The subject listings will highlight the 'core resources'; these are key databases that are likely to be of interest to anyone studying and researching in that area.
Your Subject LibGuide will also highlight recommended databases for you to explore.
Select databases by Type
You can select a database type from the drop down type menu to see a subset of resources in that category.
For example, you may want to focus on news, official publications or reference works databases
Sage Research Methods Online (SRMO) is a great resource to use when you are planning and conducting your research. It is a vast online research methods library.
It is targeted at social science researchers, and covers key research methodology topics that are applicable across the research spectrum.
Sage have produced this LibGuide to help you get the best from the resource.
You can access full text content and instructional videos from leading academics from across the social sciences.
It covers both qualitative and quantitative methods.
Some of the sections are not available - this is indicated by a padlock. For example, you cannot access the Cases or Datasets sections.
The Methods Map is designed to help you understand the relationship between methods concepts.
You can use it for definitions of particular research methodology terms or concepts, and then link through to content on that subject. You can also see broader and narrower research content terms.
Find out more in the Sage instructional video.
Enter a research method / concept into the search box - e.g. observation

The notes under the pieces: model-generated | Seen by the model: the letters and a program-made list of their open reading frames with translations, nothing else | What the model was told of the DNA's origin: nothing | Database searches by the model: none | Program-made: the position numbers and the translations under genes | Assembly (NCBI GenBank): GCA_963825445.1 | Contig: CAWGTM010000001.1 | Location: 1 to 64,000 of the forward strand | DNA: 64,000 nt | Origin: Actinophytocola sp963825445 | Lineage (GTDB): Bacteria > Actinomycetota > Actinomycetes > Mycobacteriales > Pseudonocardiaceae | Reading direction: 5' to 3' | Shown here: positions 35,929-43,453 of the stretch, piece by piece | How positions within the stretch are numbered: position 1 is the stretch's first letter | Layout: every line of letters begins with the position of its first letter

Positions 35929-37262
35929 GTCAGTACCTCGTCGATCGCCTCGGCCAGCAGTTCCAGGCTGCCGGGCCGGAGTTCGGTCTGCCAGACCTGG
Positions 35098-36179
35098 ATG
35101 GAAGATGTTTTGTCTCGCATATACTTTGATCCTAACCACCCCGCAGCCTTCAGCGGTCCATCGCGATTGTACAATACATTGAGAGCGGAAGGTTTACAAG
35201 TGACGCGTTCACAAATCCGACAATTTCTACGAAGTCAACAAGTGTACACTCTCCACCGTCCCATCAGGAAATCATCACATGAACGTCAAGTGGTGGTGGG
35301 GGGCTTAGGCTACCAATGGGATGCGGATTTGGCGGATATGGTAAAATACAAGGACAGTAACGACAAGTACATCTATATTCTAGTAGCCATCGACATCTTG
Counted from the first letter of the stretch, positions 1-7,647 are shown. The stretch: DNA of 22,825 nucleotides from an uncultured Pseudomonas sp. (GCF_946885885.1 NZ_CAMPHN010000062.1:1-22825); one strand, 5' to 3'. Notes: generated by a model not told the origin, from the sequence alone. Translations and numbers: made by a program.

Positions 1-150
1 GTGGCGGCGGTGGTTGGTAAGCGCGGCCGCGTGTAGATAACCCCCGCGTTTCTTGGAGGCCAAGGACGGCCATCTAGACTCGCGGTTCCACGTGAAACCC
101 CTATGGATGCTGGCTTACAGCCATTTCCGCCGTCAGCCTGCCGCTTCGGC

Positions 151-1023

Scroll through and view items of interest.
You can select other Refine by options if you retrieve a large set of search results.
The mission of the Roper Center is to collect, preserve, and disseminate public opinion data; to serve as a resource to help improve the practice of survey research; and to broaden the understanding of public opinion through the use of survey data in the United States and around the world.
Use this resource to access the public opinion archive covering the 1930's to date.
It enables you to analyze evolving public opinion across a wide range of topics and use the datasets to examine methodological or question wording effects.
Use the online support materials to build your skills and knowledge of using the Roper centre resources. You can access user guides, videos and join webinars.
A range of materials are provided to faciitate the use of polling data in the classroom and to help students build their data literacy in finding, analyzing, interpreting and describing data. Lesson plans, assignments and workshop exercises, plus more, are all available.
JSTOR is a valuable research resource for secondary resources. You can use it to search and find the full text of published books and journal articles.
You an enter a quick search into the quick search box on the JSTOR home page, for example:
anthropology and "human diversity"
Just click on an item to view it and explore it in more detail
You can refine your search results from the Refine Results options on the left of your search results.
You may want to refine your results if you find too many as a result of your initial search.
For example, you can search within results or limit by content type (books or journals), date of publication or subject
The advanced search allows you to be more targeted with your research and apply limits/filters to your search before you begin.
For example, you can add multiple search terms, specify the proximity of your search terms and also select a discipline, e.g. Anthropology, so that you filter out material from other subject disciplines.
Web of Science is a large multidisciplinary research database covering all subject areas.
You can use it to discover the global literature on a wide range of topics. It is not a full text database, but you can use it to discover published material and follow links through to discover the full text available on other services.